Home Opinion Like Rotary, media should sustain hope in the world – NIJ Provost

Like Rotary, media should sustain hope in the world – NIJ Provost

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I consider it a great honour and privilege to keynote this event of recognising journalists and media organisations that have given good coverage to the activities of Rotary District 9110 and clubs with impactful humanitarian intervention projects in the communities in the last year.

This award is interest-specific as it concerns coverage of Rotary District 9110 activities. Be that as it may, it always gladdens the heart to see the modest efforts of the media recognized and appreciated in our peculiar environment of harassment, intimidation and fear.

I am sure John Momoh whose organisation, Channels TV has almost patented the medals for being the best TV station around would attest to the intrinsic worth of every appreciation like today’s. Awards as rewards are spirit-lifting especially for the media. Mr. Lanre Idowu, CEO of DAME (Diamond Awards for Media Excellence) can do the thesis on the value of awards to the media.

The media faces a lot of obstacles in the discharge of its constitutional watchdog role that, oftentimes may be adversarial. Because we probably focus more on the challenges faced by our society than solutions, our media has often been accused of seeing half-empty than half-full cups; being more cynical than optimistic about the public good.

So when we see such efforts as this award, it is a big thumbs up.

The second reason for delight at this engagement is that it is an opportunity to keep the company of a peculiar people- the Rotarians whose network of community volunteers work for the betterment of humanity through various service projects. To Rotarians, hope is a core value that drives members to make a positive impact in their communities. Their spirit of service and collaboration embodies the idea of hope as a driving force for positive change in the world.

Through projects that provide hope to those in need, such as supporting education, promoting health and well-being, providing clean water and sanitation, and fostering economic development, Rotary Clubs help to create a sense of hope and possibility for individuals and communities facing challenges. Since Paul Harris happened to humanity with Rotary 119 years ago, obsessions with goodness and hope have been the signature of the Club. Rotarians work to swap tears with smiles; fears with calmness and confidence and raise hope of a better humanity.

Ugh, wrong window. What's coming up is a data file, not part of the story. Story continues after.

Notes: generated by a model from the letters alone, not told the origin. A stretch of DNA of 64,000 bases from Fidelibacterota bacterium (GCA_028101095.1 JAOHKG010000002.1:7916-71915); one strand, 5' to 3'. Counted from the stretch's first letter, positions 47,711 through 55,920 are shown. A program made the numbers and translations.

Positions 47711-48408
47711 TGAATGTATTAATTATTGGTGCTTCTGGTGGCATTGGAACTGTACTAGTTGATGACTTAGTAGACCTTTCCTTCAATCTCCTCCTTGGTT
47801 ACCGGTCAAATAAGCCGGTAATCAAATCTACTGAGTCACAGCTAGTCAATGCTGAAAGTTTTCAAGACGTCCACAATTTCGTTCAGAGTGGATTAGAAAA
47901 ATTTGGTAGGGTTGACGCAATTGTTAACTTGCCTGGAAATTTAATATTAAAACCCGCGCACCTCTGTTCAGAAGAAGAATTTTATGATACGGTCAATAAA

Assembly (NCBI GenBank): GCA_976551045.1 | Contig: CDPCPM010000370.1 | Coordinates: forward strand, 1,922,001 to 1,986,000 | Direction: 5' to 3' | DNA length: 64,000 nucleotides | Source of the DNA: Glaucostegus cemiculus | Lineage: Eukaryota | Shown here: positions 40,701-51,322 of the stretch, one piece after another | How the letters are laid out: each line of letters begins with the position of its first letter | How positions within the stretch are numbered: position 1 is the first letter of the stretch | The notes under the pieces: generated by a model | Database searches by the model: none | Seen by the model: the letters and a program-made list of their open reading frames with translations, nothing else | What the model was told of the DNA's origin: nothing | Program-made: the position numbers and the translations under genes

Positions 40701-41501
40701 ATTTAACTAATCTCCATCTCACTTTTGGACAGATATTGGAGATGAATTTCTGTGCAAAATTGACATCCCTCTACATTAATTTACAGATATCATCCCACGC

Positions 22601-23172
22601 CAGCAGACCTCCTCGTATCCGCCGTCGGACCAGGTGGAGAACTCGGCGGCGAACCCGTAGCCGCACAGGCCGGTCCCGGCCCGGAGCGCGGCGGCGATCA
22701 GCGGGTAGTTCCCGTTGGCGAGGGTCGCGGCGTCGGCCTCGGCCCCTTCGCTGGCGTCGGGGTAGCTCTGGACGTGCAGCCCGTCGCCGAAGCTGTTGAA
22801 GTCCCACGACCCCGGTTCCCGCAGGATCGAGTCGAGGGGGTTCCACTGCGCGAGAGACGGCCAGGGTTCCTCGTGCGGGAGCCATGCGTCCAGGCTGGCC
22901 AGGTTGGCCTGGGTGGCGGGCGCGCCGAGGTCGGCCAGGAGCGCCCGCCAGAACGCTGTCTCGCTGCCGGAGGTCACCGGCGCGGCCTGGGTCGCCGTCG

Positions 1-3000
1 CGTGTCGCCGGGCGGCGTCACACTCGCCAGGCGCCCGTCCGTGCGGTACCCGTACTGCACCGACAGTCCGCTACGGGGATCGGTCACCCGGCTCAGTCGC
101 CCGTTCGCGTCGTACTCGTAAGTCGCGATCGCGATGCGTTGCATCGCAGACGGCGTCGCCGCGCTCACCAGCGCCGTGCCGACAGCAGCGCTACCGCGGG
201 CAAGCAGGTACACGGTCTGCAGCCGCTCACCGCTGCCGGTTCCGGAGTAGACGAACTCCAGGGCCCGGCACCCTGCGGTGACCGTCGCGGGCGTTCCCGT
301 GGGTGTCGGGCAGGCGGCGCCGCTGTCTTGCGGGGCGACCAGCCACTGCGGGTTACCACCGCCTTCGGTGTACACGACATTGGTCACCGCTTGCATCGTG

So I take it that this award ceremony is in the character of Rotary – to do good and make an addition to its checklist of achievements in Nigeria, since its birth in Kano in 1961.

I am not a Rotarian yet. But as a journalist, I bear witness to the good deeds of lifting the spirit and giving hope to many by the Rotary Club in the last quarter of a century in Nigeria.

From the End Polio campaign (with partners Bill and Melinda Gates Foundation) that saw Nigeria getting rid of the scourge; through the phenomenally successful WASH – Water, Sanitation, and Hygiene Projects (with Rotary clubs in Nigeria have implemented various water, sanitation, and hygiene projects to improve access to clean water and sanitation facilities in local communities, to free or reduce water-borne diseases); to the various Maternal and Child Health Initiative to improve healthcare services for women and children; The HIV/AIDS Awareness and Prevention Programme; to The Education and Literacy Programmes promoting education and literacy through scholarship schemes, school infrastructure development, teacher training initiatives, and literacy promotion campaigns; and vocational training programmes and economic development initiatives in Nigeria to empower individuals with the skills and resources needed to improve their livelihoods through skills training workshops, entrepreneurship programmes, and microfinance initiatives to support small businesses and create economic opportunities Rotary raises hope and redeem pledges.

Just last month, Rotary Nigeria successfully hosted the current Rotary International President, Gordon R. McInally in Abuja, Nigeria between 15th and 18th March during which he presented a fresh donation of $7 million to the Federal Government for disease prevention and eradication. At an exchange rate of $1 to N1000, that is about N7 billion.

Ladies and gentlemen, the post-COVID-19 world, has enveloped humanity with many challenges – from environmental degradation and social inequality to political unrest and global health crises. It is easy to feel overwhelmed by the weight of these issues, to succumb to despair and hopelessness in the face of seemingly insurmountable obstacles.

These stressors certainly provide a ready feedstock for questioning media. It is all too easy to get caught up in the cycle of sensationalism and negativity that often dominates the global media landscape. Bad news sells, they say. Stories of conflict, disaster, and division are plentiful here. From Boko Haram to banditry, kidnapping, separatist agitations, arson and thuggery, multidimensional poverty, hunger and starvation, it is cupful.

But as much as we have these challenges so also are restorative efforts like the Rotary’s. The question is how much attention we pay to these efforts and promote them as an alternative paradigm.